The ghost smiled and then walked outside. Tom stared at the empty doorframe, still frowning, wondering where she had come from in the first place. He knew his parents would know (for that’s who was in the office inside the house) but he was not about to ask them about the ghost because he never wanted to appear interested in a girl on account of Mrs. Lumley priding herself in matchmaking and would, without a doubt, begin the challenge of arranging a date. So, Tom waited until he saw the ghost walk away from his house, down the driveway and disappear beyond the way. Then he went inside where it was warm and light and where supper was ready to eat. He ate roast beef and potatoes and said nothing about the ghost.
The next time they met, the ghost was delivering a card (with money inside) to the Lumleys on behalf of her parents for her sister’s riding lessons. Tom didn’t know this first off, so her presence at the barn late one afternoon surprised him and this is what their conversation was like.
“I’m back,” said the ghost.
Tom said nothing.
“What’s your name?”
Of course, he told her: “Thomas.”
“That’s a good name.”
Tom said nothing.
“How long have you lived here? I love horses,” and, after this, she stroked Patriot’s neck, the horse giving a whinnying snort of approval.
The ghost looked more ghostly today, thought Tom, and so finally: “You’re not dead, are you?” he asked.
“You mean, like a ghost?” she asked. “I don’t think a ghost would know that she’s a ghost, do you? Just like how crazy people don’t really know they’re crazy.”
“I guess not.”
“Then who’s to say anything?” and the ghost smiled.
“You don’t live in the woods or anything, do you?”
“Do I look wood-worthy?”
Tom pictured her inside the forest behind his house, running barefoot with ivy in her hair, flowers in her hand, and laughing. “Kind of.”
“Is that a compliment?” the ghost asked.
“I don’t think so.”
So, he pressed: “Where do you live?”
“None of your business.”
“That’s not fair,” Tom declared. “You know where I live.”
“That’s because I found it on my own,” and she said this rather proudly.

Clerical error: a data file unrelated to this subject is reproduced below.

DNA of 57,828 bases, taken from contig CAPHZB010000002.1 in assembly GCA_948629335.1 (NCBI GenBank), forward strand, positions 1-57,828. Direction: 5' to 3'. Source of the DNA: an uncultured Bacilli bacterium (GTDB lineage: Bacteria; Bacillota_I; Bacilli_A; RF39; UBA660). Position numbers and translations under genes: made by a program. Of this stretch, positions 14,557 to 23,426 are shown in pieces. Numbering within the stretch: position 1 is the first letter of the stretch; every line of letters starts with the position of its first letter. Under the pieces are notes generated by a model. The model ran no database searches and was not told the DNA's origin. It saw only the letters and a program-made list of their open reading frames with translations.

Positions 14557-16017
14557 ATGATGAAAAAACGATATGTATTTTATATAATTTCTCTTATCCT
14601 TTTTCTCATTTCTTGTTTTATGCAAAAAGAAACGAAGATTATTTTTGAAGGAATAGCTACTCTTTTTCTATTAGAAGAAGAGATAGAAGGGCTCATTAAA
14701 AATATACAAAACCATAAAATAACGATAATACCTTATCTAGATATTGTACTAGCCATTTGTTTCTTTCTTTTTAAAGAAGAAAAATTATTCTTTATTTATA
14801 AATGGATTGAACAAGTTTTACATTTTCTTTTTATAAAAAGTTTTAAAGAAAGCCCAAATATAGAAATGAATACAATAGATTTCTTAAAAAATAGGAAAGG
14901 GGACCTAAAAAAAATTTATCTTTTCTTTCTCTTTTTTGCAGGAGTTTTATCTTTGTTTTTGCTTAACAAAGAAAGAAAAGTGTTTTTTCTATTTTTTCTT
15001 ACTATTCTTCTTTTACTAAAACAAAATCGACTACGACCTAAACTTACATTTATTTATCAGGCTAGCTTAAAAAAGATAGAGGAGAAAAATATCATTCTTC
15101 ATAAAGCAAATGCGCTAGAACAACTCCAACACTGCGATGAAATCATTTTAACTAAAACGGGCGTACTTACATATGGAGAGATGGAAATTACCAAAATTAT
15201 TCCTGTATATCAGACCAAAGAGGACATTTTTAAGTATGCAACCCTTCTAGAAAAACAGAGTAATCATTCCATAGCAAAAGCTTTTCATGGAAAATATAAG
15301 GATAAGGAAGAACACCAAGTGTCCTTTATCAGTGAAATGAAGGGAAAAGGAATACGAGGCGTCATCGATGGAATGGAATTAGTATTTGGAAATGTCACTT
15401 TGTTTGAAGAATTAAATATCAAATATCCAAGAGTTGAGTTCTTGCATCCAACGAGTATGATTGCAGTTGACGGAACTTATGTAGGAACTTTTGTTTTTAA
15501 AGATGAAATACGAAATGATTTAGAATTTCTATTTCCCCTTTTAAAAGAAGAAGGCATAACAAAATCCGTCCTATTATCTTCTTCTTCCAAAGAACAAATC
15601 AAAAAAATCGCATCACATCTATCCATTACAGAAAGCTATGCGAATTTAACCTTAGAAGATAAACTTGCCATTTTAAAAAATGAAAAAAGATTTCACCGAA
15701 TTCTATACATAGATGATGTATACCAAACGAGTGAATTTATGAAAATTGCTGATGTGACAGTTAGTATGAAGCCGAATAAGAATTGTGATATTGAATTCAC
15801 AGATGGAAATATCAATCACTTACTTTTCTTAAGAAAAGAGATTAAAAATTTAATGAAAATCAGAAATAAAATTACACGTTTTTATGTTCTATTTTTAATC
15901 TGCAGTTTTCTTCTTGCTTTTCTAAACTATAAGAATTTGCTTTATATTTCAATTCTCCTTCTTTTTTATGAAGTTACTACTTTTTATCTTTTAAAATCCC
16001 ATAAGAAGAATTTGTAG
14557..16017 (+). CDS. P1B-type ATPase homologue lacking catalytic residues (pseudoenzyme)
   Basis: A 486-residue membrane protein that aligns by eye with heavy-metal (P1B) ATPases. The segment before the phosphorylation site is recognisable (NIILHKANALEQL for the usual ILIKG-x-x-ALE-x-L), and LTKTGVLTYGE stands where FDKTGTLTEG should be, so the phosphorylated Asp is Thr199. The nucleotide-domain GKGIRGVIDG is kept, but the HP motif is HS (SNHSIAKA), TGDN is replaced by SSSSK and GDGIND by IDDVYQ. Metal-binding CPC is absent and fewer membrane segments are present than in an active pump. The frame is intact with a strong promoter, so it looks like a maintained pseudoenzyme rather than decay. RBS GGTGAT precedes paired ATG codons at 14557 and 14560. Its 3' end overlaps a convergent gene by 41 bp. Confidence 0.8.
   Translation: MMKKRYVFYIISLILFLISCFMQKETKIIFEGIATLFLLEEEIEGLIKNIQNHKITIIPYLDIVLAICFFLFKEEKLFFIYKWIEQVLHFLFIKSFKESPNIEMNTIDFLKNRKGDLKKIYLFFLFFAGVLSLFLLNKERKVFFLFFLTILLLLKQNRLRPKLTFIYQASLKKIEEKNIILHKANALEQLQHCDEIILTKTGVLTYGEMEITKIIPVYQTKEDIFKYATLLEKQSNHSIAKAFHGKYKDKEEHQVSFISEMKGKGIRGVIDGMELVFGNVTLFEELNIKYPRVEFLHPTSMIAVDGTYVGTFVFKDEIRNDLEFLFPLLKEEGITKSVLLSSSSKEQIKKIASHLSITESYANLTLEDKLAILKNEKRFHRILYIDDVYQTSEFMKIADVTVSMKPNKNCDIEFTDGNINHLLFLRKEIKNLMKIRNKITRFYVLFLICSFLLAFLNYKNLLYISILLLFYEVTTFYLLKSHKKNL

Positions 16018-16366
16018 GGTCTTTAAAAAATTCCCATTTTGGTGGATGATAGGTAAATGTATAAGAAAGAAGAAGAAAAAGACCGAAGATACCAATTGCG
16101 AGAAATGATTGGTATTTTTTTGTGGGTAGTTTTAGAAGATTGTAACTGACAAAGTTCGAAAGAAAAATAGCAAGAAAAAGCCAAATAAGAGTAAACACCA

“So, you want me to find out where you live?”
“No, of course not, weirdo. That’d be creepy. Stalking, even.”
“I just want to know you’re not homeless,” Tom said.
“Wouldn’t you still be friends with me if I was?”
“Well, sure, I…”
“Then why care?”
“Because I do!”
The ghost giggled. “You have too much time on your hands, Tom,” and then she twirled, dashing out of the barn entirely.
When Mrs. Lumley went outside to hang clean laundry on the line, she saw Gemma leaving and Tom staring at her, and shouted: “Thomas, have you met the Arnold girl? She’s lovely, isn’t she? I can’t imagine why her parents called her Gemma, putting a G in front of a perfectly adequate name like Emma. You know, my grandmother Mary had a middle name of Emily; that’s sort of like Emma. Do you remember your great-grandmother, Thomas? Of course, you wouldn’t, you were only two. But Gemma’s sister, Rosy, she’s nine and a half. She’s coming later in the week. I suppose Gemma will come too. You’ll be spending a lot of time together perhaps.”
And Mrs. Lumley was right. No one could have foretold the future quite as simply or accurately. Every Thursday nine-and-a-half-year-old Rosy walked down to the Lumley farm from the Worthing with her older sister, Gemma.
The Lumleys’ riding instructor was Poppy; an old widow whose son was Bower’s doctor. Rosy and Poppy got along famously, as did Rosy and Patriot—thank goodness—which left Gemma bored for two whole hours. Befriending the Lumleys’ son was her first idea to pass the time and it was the last idea, too, because spending two hours with him she found far too intriguing to think of doing anything else. Thomas didn’t stop his chores for Gemma. He continued as if she wasn’t there. She talked about everything at once and when her parents asked her how they got along the conversations went like this.
“He’s just the funniest boy,” Gemma told them.
“He likes jokes?” asked her mother.
“No, I mean, strange. I can talk for an entire hour and he never tells me to stop.”
“That’s generous of him,” said her father.
“I like him a lot.”
“I think he’s handsome,” said Rosy.
“He is, but that’s not the point, Rosy. It’s what’s in his head and his heart that counts.”
“How can you know what’s in his head or his heart?” asked her mother.
“I can’t say for sure, but I think it’s his eyes. They’re very honest eyes.”
The Arnolds took their daughter’s word and favoured the Lumleys considerably. They began sending visitors down the lane for an authentic horseback ride through the country and lakeside (because, of course, it benefited the Worthing, adding one more layer of charm to the already charming inn) and they did this so often Mr. Lumley was forced to buy more horses and hire more help. At first, the only payback the Lumleys could offer the Arnolds was Tom. He helped maintain the inn’s lawn in the summertime and keep the walkways and driveway free from snow and ice during the winter. On Fridays, he drove Gemma, because Gemma refused to drive any kind of vehicle by herself, into Bower for errands, and on Tuesdays he drove her forty-five minutes to St. David’s to pick up supplies for her parents. So, with the subject of Gemma, I will begin to describe her like this.